Table 3

Use of supplemental oxygen by the newborns of the parturients submitted to labor analgesia


Dipyrone (n = 100)

Pethidine (n = 100)


Use of supplemental oxygen for > 30 minutes during the first hour of life

6 (6%)

9 (9%)


Note: aChi-squared test or likelihood ratio; statistically significant difference (p-value < 0.05).

There were no adverse effects, such as maternal drowsiness, nausea or vomiting, related to the drugs used.



The pain relief obtained during the assessment performed 1 hour after analgesic administration was significant. The lowest score attributed to pain on the VAS was 7.97. The analgesia provided by both pethidine and dipyrone lost its effect after 2 hours. The Apgar score did not vary between the groups. The percentage of newborns that used supplemental oxygen for more than 30 minutes during the first hour of life was similar in both groups.

In a research using 50 mg of pethidine IV, theVAS pain scores observed were of 6.6 and 7.3 respectively, at 1 hour and 2 hours after the administration of analgesics.[8] A similar result was described in the study conducted by Khooshideh and Shahriari[6] 1 hour after the administration of 50 mg of IM pethidine (VAS = 7). These results are consistent with the present research, because, using a mean dose of IV pethidine of 16 to 20 mg (0.25 mg/kg) both the duration and the intensity of the analgesia were lower than with the administration of 50 mg.

A study[7] conducted in Egypt using 50 mg of IV pethidine, and another[10] in Iran, which used 50 mg of IM pethidine, did not observe differences in the Apgar scores at 1 and 5 minutes when compared with placebo.

A research[20] published in Uruguay used 100 mg of IV pethidine in the parturients and observed respiratory depression and acidosis in the newborns. Another study[21] employed 100 mg of IM pethidine every 3 hours during labor, and reported that 29.4% of the infants required nursery admission for special care.

The limitation of this study is due to the fact that the painful sensation related to labor assumes a magnitude related to the culture of each population. Due to this detail, the results found may not be reproducible in populations that are very different from our sample.

Some suggestions for the development of future researches involving these two drugs are pertinent, as follows:

  1. Considering that the two analgesics have different mechanisms of action and cause significant effects in the first hour after administration, increases in the intensity of the analgesia and in the period of action, if the both drugs are used simultaneously, are expected.

  2. Administration of only one of the two drugs. The doses would be increased to: the 35 mg/kg of dipyrone would be increased to up to 2.5 g, and the 0.5 mg/kg of pethidine, up to 50 mg, to try to achieve a more intense and longer relief of the painful sensation. This would be a more adequate suggestion for intense pain, such as in cases of VAS scores of 8.

  3. Administration of the 2 drugs with increased dosages according to item 2, simultaneously, when the birth is expected to occur in the next 2 hours. The amount of benefited parturients should be greater than when employing merely one drug, and a more intense and longer lasting analgesia is presumed to occur. This option seems more appropriate for levels of intense pain, in which VAS = 9 or 10.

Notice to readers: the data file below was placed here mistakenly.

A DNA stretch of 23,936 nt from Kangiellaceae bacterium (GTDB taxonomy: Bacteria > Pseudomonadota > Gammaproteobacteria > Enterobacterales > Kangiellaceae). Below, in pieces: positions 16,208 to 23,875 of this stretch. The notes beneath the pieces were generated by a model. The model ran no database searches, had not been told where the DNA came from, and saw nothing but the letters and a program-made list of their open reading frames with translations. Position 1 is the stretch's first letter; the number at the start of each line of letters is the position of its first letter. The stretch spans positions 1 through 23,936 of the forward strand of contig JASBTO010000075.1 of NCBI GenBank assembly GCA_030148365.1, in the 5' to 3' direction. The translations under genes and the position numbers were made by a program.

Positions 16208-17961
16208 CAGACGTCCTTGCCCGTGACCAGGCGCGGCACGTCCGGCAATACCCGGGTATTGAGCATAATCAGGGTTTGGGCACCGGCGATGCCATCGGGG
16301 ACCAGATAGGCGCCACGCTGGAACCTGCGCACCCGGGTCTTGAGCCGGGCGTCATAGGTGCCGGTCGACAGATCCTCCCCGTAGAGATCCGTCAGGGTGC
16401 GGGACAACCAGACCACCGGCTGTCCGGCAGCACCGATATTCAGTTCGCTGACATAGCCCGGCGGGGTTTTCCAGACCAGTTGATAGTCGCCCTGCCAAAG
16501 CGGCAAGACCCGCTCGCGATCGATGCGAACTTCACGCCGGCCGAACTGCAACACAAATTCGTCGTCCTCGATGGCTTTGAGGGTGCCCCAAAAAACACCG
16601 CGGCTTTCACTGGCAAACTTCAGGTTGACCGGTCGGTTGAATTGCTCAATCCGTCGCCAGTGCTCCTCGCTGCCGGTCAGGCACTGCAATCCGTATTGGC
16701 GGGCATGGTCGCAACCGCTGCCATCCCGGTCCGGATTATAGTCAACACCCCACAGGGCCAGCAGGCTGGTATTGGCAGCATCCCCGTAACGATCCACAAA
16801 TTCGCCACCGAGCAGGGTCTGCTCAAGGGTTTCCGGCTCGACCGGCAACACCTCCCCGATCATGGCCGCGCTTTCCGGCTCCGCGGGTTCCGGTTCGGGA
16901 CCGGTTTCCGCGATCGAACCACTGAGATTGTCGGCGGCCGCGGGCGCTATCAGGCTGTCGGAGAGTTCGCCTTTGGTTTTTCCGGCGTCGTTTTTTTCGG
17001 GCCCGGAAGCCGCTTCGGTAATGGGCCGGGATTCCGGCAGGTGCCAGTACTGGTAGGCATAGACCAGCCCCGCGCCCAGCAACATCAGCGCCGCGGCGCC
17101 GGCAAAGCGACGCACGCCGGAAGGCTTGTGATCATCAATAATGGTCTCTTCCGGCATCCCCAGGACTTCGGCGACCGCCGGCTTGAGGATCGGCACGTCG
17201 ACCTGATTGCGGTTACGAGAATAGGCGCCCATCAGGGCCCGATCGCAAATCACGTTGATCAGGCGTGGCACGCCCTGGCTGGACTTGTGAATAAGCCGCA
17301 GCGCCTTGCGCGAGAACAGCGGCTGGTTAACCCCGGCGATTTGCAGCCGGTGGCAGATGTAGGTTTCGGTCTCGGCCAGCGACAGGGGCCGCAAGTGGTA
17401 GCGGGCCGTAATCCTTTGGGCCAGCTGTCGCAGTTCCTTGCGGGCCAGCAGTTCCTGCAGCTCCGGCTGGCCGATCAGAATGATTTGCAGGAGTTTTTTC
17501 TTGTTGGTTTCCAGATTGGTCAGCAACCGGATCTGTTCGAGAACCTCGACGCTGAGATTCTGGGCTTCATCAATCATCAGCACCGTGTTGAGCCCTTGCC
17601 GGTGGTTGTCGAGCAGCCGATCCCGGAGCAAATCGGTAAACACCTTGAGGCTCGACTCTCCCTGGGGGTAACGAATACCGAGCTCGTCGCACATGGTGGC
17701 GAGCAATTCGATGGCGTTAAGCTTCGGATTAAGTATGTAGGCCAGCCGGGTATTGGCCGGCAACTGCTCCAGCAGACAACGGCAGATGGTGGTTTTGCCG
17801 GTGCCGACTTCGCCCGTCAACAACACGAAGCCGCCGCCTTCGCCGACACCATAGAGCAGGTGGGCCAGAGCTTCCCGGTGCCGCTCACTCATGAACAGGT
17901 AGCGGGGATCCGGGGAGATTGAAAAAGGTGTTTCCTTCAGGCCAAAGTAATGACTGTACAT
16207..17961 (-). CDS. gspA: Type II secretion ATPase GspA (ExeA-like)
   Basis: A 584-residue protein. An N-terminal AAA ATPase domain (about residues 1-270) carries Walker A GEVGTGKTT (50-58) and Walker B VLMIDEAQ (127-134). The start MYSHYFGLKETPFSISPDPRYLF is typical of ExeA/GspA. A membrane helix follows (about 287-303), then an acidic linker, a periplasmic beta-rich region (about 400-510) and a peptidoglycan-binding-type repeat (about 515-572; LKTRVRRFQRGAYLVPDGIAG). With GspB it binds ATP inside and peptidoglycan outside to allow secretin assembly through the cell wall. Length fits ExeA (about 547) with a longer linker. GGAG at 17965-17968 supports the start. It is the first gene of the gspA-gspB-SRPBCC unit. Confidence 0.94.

4. Administration of the 2 drugs, using increased dosages according to item 2, interspersed by 1.5 hour to 2 hours, if the initial prediction is for birth after 2 hours of the intervention. The intention is to achieve a longer-lasting, but less pronounced analgesic effect than the simultaneous administration of the drugs.

It is expected that, when labor analgesia becomes more accessible to the population, many women who are prone to having their child through surgery will opt for normal delivery. The health system itself would be favored by the reduction in cesarean sections, which would result in fewer infections and lower expenses, both on the part the state and on the part of the patients.

During labor, low doses of pethidine and dipyrone displayed similar analgesic effects measured at 1 hour after the IV administration of the drugs. However, the analgesic effect was not noticed during the evaluation conducted 2 hours after the intervention, regarding both drugs.

As for the newborns, no differences in the Apgar scores at 1 and 5 minutes were observed, and the use of supplemental oxygen for a period exceeding 30 minutes during the first hour postpartum was similar in both groups.

The current recommendation of the WHO is that the treatment of severe labor pain should be performed initially through non-pharmacological methods. The main non-pharmacological methods used in labor analgesia are: acupuncture, massages, ambulation, breathing exercises, shower baths, immersion baths, and cryotherapy (ice packs applied to the sacral region), as well as psychological methods such as audioanalgesia, hypnosis and presence of a companion for the patient in the delivery room. The pharmacological methods should be reserved if there is absence or ineffectiveness of the non-pharmacological methods.[22] [23] [24]



During labor, pethidine at low doses (0.25 mg/kg) and dipyrone at usual doses (25 mg/kg) presented equivalent analgesic effects 1 hour and 2 hours postintervention. The analgesic effect, however, lasted only during the first hour of evaluation for both drugs. The occurrence of adverse events for mothers and concepts was similar and indicative that both analgesia plans are safe during labor.


Conflicts to Interest

The authors have none to declare.


Universidade de Fortaleza (Unifor) contributed with guidelines and access to its library, and played an important role in the conception of the present work. The Health Department of the municipality of Fortaleza contributed with the necessary funding to carry out this work, and it deserves special thanks.


The authors developed planned, collected the data, and analyzed the results of the present research. Author who conducted the research: RRN. Authors who analyzed the data: RRN; AMP. Authors who wrote the paper: RRN; AMP.

Address for correspondence

Rogevando Rodrigues Nunes, Master, Programa de Graduação em Ciências Médicas
Universidade de Fortaleza, Av. Washington Soares
1321, 60811-905, Fortaleza, CE

Zoom Image
Fig. 1 Flow chart of the participants throughout the study.